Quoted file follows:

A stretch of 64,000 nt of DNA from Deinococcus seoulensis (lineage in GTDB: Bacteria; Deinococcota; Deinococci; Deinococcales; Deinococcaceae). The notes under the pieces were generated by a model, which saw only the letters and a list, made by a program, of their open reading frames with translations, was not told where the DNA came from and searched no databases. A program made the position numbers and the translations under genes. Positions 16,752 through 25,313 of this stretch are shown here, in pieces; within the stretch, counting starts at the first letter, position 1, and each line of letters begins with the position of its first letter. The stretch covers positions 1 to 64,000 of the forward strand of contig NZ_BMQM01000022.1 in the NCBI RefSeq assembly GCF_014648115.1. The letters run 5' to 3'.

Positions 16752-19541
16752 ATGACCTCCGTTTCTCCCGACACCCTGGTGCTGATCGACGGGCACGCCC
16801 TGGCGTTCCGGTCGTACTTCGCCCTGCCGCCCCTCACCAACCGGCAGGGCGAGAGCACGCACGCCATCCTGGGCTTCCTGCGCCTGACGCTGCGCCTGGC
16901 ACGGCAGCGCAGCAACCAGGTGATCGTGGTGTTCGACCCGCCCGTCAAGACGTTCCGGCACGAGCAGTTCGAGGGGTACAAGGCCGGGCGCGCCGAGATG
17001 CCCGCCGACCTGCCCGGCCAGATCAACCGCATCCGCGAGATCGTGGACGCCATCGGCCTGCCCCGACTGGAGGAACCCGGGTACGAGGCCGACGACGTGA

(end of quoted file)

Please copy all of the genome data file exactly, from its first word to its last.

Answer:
A stretch of 64,000 nt of DNA from Deinococcus seoulensis (lineage in GTDB: Bacteria; Deinococcota; Deinococci; Deinococcales; Deinococcaceae). The notes under the pieces were generated by a model, which saw only the letters and a list, made by a program, of their open reading frames with translations, was not told where the DNA came from and searched no databases. A program made the position numbers and the translations under genes. Positions 16,752 through 25,313 of this stretch are shown here, in pieces; within the stretch, counting starts at the first letter, position 1, and each line of letters begins with the position of its first letter. The stretch covers positions 1 to 64,000 of the forward strand of contig NZ_BMQM01000022.1 in the NCBI RefSeq assembly GCF_014648115.1. The letters run 5' to 3'.

Positions 16752-19541
16752 ATGACCTCCGTTTCTCCCGACACCCTGGTGCTGATCGACGGGCACGCCC
16801 TGGCGTTCCGGTCGTACTTCGCCCTGCCGCCCCTCACCAACCGGCAGGGCGAGAGCACGCACGCCATCCTGGGCTTCCTGCGCCTGACGCTGCGCCTGGC
16901 ACGGCAGCGCAGCAACCAGGTGATCGTGGTGTTCGACCCGCCCGTCAAGACGTTCCGGCACGAGCAGTTCGAGGGGTACAAGGCCGGGCGCGCCGAGATG
17001 CCCGCCGACCTGCCCGGCCAGATCAACCGCATCCGCGAGATCGTGGACGCCATCGGCCTGCCCCGACTGGAGGAACCCGGGTACGAGGCCGACGACGTGA